While Eye to Eye received warm reviews in gay, feminist and lesbian publications – some of which Biren regularly contributed to – it was overlooked by the mainstream American press. Back then, she never expected to reach audiences beyond the lesbian community – but four decades on, the photographer is finding new and receptive audiences. People are more aware of how much representation matters to all kinds of minorities, she says – “how important it is to see women like Kamala Harris and Amanda Gorman up on the national stage”.
This, she believes, is critical – and not just for the people being represented. “Other audiences need to see and understand who we are – to see that we did exist, we did live, and love.”
• Eye to Eye: Portraits of Lesbians by JEB, will be published by Anthology Editions.
2 Vets Celebrate Love: “If You Came To See The Bride, You’re Out Of Luck”
This story is three years old, but I thought it would be relevant as a “good news” story during LGBT History Month.
When John Banvard, 100, met Gerard “Jerry” Nadeau, 72, in 1993, neither of them had been openly gay.
“When we met, we were sort of in the closet, and I’d never had a real relationship. Now, we’ve been together almost 25 years,” Jerry tells John.
“What would it have been like if you didn’t meet me?” Jerry asks John.
“I would have continued being lonely,” John says. “I’d been absolutely lost.”
Both are veterans, having served in World War II (John) and Vietnam (Jerry), and when they moved into the veterans home together in Chula Vista, California, in 2010, Jerry says people there wondered what their relationship was.
“Well, when we got married, they knew what our relationship was,” Jerry says, laughing.
The couple married in 2013, and John says he was surprised by the warm reception they received. “I was expecting we’d be ridiculed, and there was very little of that,” he says.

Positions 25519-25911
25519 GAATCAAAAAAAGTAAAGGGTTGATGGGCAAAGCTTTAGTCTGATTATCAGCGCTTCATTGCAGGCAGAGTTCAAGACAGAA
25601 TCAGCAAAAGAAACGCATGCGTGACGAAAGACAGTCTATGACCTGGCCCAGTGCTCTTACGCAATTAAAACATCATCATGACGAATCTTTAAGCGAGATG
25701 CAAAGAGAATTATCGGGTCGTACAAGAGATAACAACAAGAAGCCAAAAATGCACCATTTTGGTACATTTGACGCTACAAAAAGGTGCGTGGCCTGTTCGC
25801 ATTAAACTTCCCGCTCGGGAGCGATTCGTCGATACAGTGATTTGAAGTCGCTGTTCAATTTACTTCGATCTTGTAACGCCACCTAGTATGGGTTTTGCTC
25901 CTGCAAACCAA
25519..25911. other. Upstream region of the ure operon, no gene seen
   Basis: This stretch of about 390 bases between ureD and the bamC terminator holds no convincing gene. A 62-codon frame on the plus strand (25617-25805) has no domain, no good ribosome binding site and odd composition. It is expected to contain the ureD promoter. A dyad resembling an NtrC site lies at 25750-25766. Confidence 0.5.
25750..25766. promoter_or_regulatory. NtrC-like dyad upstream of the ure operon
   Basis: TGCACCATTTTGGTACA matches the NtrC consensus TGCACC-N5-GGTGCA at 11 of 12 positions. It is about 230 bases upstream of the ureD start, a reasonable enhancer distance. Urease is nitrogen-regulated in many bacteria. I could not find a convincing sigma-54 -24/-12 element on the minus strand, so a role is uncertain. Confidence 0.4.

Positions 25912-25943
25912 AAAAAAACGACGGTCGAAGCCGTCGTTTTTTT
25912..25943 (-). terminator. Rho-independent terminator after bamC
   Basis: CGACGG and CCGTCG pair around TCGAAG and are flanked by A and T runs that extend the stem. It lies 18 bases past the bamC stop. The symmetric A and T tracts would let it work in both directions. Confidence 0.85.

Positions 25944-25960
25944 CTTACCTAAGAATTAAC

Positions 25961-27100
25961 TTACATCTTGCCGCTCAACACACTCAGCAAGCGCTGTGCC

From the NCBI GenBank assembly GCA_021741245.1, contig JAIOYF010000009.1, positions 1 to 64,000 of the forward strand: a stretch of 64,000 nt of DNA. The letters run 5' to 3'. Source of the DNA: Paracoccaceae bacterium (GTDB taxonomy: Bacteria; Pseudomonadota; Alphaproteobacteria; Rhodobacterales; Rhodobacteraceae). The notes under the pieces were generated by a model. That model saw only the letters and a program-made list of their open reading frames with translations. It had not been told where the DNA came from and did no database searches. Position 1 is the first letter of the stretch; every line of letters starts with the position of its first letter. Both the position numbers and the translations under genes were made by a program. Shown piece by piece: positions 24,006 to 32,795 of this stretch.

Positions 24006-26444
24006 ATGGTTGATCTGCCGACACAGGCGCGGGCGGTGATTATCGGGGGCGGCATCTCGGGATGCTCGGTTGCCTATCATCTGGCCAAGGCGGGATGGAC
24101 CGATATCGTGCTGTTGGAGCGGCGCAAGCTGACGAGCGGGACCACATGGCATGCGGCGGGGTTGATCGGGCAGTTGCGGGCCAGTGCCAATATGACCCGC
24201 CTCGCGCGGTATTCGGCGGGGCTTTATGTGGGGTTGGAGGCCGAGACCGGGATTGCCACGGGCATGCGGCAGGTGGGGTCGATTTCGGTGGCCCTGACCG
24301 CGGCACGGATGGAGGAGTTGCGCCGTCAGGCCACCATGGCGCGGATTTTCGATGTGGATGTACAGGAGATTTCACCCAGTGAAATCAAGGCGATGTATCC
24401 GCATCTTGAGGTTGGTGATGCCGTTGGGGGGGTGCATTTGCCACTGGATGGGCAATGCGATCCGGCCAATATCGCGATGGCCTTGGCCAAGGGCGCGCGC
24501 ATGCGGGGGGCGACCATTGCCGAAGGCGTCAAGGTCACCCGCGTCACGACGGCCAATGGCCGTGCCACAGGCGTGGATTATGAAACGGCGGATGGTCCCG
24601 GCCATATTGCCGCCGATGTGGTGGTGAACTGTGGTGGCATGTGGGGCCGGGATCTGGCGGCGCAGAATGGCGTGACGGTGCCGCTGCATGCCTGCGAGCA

“We’d gotten married at the veterans home, and we said, ‘If you came to see the bride, you’re out of luck.’ Do you remember that?” Jerry asks John.
“Yes, of course,” John says. The two indulge in the memory of a casual wedding — a frank display, if you will, of their unabashed love — featuring hot dogs as a main course, which, John says, “is hardly wedding food.”
Later, their achievement was affirmed by a simple introduction. “I was with you in the cafeteria, and somebody came up with their family, and they said, ‘This is Gerard Nadeau, and this is his husband, John,’” Jerry recounts. “I’d never heard that before.”
“Yes, that was very nice,” John says.
“You’ve made my life complete,” Jerry tells John.
“I could say the same to you,” John replied. “I think we’re probably as happy together as any two people you’re likely to meet.”
From 15 March to 26 March 2021 (with a taster session on the 11 March), Sonder Radio is running a two week online radio making course via Zoom.
During the course, those attending will learn new creative digital skills, develop confidence, make new friends, build skills for employment and even plan and broadcast their very own live show as a group.
There will be additional support/wellbeing sessions and opportunities for volunteering following these dates. Those interested can reserve their free place now by getting in touch via email or by phone.
Learn more: sonderradio.com